A few days ago, abusepuppy wrote an article discussing the T’au Empire’s problem with taking and holding objectives. If you’ve not read it, I’d highly recommend giving it a look.
In the article, abusepuppy suggests that Games Workshop should update the game more frequently in order to best deal with the problem of under-powered factions. I’m going to discuss this subject a little more in this article.
How, then, should GW deal with that fact that some factions get their codex early on in an edition and other factions have to wait?
Let’s begin with the obvious. Unless GW writes all of the codex books at the same time, the releases are going to be staggered to some degree. And since it wouldn’t be at all practical to design over 20 codex books or supplements at once, we have to live with the fact that some factions get an early book and some don’t.
This is quite a tricky problem. Take the current state of the 40k meta, for example. Everyone and their dog knows that T’au and Genestealer Cults are languishing at the bottom of the tier list right now. These two factions simply do not have the tools at their disposal to effectively compete in 9th edition.
I’m not saying that neither of these factions will ever win a game, but I would argue that neither would be able to win a tournament or even come close to the top tables.
And this is real shame. If you’ve been reading my articles for any amount of time, you’ll know that I spend quite a lot of time on this issue. I’ve written thousands of words on what GW could do to fix the T’au.
However, I haven’t talked about what GW could do in the short-term to bring the faction up to speed temporarily. But putting aside the specifics of what the update itself would look like, I think that, as abusepuppy argues in his article, providing temporary fixes to factions that are struggling would be a great idea.
To one extent or another, GW can get away with a game in which two factions simply can’t properly compete because most of us aren’t playing 40k at the moment. 9th edition was released back in June 2020, and since then both the UK and the US have been under some form of social restrictions, making the business of playing 40k very difficult.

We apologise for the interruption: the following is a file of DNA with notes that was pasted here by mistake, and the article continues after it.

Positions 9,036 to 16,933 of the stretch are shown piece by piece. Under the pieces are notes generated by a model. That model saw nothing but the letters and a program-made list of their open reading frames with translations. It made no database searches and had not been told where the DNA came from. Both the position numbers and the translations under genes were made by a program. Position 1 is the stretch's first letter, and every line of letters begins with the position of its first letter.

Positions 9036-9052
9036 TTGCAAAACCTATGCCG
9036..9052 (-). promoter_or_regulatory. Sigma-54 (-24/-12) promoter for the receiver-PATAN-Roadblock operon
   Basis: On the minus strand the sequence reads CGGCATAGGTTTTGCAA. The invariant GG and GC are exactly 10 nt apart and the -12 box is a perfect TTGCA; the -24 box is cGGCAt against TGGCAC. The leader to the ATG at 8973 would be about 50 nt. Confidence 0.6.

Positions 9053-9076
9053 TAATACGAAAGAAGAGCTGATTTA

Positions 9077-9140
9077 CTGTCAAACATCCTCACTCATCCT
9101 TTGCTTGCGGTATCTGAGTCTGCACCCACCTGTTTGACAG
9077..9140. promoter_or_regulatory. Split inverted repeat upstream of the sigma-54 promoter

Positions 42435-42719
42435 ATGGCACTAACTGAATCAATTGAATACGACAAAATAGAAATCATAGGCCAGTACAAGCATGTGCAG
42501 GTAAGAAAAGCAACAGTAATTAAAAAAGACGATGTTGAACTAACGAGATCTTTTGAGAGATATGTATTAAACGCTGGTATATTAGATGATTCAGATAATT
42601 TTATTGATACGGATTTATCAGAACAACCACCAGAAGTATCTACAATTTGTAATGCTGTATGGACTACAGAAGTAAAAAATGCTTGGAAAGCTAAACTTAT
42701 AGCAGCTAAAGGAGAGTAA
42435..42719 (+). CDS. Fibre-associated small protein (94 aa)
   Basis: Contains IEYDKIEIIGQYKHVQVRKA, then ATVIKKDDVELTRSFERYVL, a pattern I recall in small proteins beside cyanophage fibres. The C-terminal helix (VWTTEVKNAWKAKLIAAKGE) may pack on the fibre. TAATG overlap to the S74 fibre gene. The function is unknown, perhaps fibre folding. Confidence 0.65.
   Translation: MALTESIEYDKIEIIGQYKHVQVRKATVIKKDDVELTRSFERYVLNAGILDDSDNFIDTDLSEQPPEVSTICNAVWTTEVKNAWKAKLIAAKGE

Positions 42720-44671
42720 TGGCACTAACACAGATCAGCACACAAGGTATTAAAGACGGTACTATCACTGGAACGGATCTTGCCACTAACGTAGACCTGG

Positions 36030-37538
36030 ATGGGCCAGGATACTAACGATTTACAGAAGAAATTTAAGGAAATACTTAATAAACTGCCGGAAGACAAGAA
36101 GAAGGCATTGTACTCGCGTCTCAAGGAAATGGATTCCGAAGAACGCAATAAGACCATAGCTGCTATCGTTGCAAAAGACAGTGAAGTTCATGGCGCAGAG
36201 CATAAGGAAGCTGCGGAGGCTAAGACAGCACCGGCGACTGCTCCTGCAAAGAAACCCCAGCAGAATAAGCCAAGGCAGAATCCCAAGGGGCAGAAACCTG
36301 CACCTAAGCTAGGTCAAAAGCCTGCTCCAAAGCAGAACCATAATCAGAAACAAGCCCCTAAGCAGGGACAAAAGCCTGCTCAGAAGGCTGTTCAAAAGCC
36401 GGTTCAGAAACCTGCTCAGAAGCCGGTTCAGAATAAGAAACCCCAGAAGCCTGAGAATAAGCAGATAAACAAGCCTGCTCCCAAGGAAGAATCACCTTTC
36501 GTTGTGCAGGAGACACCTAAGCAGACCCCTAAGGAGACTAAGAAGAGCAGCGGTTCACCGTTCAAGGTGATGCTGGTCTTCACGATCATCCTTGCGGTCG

Like most people, I only played a handful of 9th edition games in 2020 and I’ve yet to play in 2021.
But with the UK and the US beginning to open up and many other markets in which 40k is popular starting to return, many T’au and GSC players will want to get some reps in with their models. And unless anything changes in the next few weeks, many of these players are going to be on the losing side of 40k games far too often.
Look, the ability to lose a game — any game — with grace and good cheer is a very useful skill, but GW is really going to test the patients of T’au and GSC players if these codex books continue to languish at the bottom of the power curve as we all get back to playing 40k regularly.
What would it look like, then? How could GW improve factions that need improving without spending weeks and weeks of work completely updating a codex? Simply put, a short PDF document would do the trick.
Like I said, I’m not going to go into specifics on what a T’au update PDF would look like — keep an eye our for that in a future article — but I do want to talk about broad themes.